That’s a wrap: Another great Aerial Evolution Association of Canada Conference

That’s a wrap: Another great Aerial Evolution Association of Canada Conference

By Scott Simmie


What a great show.

The Aerial Evolution Association of Canada (formerly Unmanned Systems Canada – Systèmes Télécommandés Canada) held its annual conference and trade exhibition November 7-10 in Ottawa. The event had an excellent turnout, along with the usual selection of high-quality learning sessions.

There was plenty of discussion around the coming world of Advanced Air Mobility, where new and transformative aircraft (many of which are innovative new autonomous drone designs with detect-and-avoid features) will routinely deliver heavy cargo and even passengers over dense urban centres and to regional communities not currently served by traditional aircraft.

Another timely topic was the increasing use of drones in the conflict in Ukraine, as well as the latest developments in Counter-UAS technologies (including both detection and mitigation). There was even a live demonstration of a new kinetic C-UAS drone that uses a net to disable and capture a rogue RPAS.

Reps from Transport Canada and NAV Canada were on hand to discuss proposed changes on the regulatory landscape and – always an important part of these gatherings – hear questions and concerns directly from the industry. These open exchanges have long been a hallmark of the annual event.

AEAC Plenary



There was a notable emphasis this year on Indigenous use of drones and other technologies, including a powerful session about detecting unmarked burial sites on the grounds of former residential schools. The concept of data sovereignty – who owns data captured on unceded territories – was also discussed. There was even a presentation on how drones have helped to capture important First Nations cultural events. Plus, of course, the employment and opportunities that RPAS education and initiatives are creating for Indigenous entrepreneurs and communities.

Below, one of the Indigenous panels, moderated by Kristin Kozuback (C)



SAIT‘s Shahab Moeini talked about a program using UAS to detect land mines using AI, machine vision and sensor fusion. Many previous and current efforts have used magnetometers, but these metal-detecting sensors are neither effective nor appropriate given that many land mines are made of plastics and other non-metallic materials. Machine Learning is being used to train drones to recognise the many, many, different types of land mines – even if only a portion of the device is visible above ground.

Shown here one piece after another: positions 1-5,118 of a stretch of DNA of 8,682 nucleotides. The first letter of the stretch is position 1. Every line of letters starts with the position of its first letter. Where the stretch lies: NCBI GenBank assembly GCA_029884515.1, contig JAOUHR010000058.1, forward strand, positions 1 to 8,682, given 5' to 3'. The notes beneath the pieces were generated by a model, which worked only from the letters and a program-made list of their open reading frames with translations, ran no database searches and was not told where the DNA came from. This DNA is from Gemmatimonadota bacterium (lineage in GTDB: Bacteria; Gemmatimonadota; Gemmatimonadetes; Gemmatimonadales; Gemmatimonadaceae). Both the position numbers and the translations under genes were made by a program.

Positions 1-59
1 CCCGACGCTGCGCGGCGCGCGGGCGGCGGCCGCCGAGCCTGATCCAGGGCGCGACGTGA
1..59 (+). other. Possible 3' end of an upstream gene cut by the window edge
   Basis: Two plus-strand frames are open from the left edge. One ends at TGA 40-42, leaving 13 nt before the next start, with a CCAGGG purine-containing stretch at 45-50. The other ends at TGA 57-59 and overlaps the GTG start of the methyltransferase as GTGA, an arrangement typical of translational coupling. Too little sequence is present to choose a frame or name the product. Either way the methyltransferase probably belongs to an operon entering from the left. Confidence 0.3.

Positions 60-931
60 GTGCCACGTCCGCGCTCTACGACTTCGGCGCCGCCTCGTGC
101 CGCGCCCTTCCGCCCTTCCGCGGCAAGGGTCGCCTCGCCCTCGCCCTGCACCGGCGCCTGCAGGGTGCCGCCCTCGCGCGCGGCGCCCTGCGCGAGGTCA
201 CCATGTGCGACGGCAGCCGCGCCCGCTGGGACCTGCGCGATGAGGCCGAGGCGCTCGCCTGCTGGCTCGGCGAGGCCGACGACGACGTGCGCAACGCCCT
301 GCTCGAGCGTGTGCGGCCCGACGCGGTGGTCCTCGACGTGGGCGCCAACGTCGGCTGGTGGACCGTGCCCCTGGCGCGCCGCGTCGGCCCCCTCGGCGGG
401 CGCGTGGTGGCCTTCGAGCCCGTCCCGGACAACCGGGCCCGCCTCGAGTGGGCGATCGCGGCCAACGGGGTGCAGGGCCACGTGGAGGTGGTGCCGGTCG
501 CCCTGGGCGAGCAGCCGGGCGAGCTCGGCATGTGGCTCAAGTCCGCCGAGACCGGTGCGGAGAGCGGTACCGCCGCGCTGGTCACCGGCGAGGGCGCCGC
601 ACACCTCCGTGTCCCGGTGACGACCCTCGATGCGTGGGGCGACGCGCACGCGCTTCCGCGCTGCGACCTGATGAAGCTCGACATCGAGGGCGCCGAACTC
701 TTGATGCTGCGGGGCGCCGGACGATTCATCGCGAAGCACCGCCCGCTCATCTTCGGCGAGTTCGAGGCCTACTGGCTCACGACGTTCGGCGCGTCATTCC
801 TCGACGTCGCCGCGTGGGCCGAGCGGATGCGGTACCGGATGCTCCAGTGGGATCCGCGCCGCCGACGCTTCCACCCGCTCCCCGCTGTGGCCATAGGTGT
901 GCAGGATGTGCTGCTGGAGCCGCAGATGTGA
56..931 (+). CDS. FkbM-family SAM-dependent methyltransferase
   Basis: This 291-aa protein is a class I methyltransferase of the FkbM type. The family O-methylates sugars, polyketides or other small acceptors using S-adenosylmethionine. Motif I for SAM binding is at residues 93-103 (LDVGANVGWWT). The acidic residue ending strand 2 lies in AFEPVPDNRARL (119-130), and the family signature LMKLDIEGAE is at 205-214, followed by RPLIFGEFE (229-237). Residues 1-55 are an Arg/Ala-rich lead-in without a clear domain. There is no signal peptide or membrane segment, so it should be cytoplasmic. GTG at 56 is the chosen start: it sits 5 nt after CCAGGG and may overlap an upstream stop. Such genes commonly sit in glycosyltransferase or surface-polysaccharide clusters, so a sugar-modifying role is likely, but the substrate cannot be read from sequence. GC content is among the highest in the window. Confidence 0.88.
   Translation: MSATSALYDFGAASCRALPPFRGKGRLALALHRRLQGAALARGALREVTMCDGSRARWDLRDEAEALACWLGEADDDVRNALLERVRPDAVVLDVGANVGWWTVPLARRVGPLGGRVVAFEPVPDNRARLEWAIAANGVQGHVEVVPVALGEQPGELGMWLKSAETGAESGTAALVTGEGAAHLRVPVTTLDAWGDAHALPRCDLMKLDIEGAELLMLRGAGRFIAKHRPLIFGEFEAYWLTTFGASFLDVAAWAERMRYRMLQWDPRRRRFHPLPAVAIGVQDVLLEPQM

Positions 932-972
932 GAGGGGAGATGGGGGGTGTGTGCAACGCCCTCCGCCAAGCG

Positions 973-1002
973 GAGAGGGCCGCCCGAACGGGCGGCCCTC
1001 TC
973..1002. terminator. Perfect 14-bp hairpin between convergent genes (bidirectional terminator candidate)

“Land mines,” said Moeini, “are the nastiest creation of mankind.”

Below: Shahab Moeini, who runs SAIT’S Centre for Innovation and Research in Unmanned Systems (CIRUS)



Among the many excellent and innovative presentations, one by Spexi Geospatial caught our attention. The Vancouver-based company has built software that allows pilots of micro-drones to automatically fly and capture hexagonal-shaped areas the company calls “Spexigons.” Each Spexigon covers 22 acres and when an adjacent Spexigon is flown the data and imagery are seamlessly connected. With enough Spexigons captured, you’ve got a high-resolution version of Google Earth – and a ton of use-cases for the data.

The Spexi software carries out the flights automatically using DJI sub-250g drones, flying standardized capture missions to produce imagery at scale. The data is uploaded to the cloud where it’s stitched together to form highly detailed images of very large areas with a resolution of 3cm/pixel. (A satellite, by contrast, captures at 30cm/pixel while a standard airplane generally captures at 10cm/pixel.)

During one recent mission, “over 10,000 acres of imagery was captured in three days,” explained Spexi COO Alec Wilson.

“We’ve made it super simple to get images in and out at scale… And we’re super-excited to be able to start building bigger and better platforms for the drone industry.”

Below: Spexi’s Alec Wilson explains how the system works…

Alec Wilson Spexi



This year’s conference saw an increased emphasis on Women in Drones.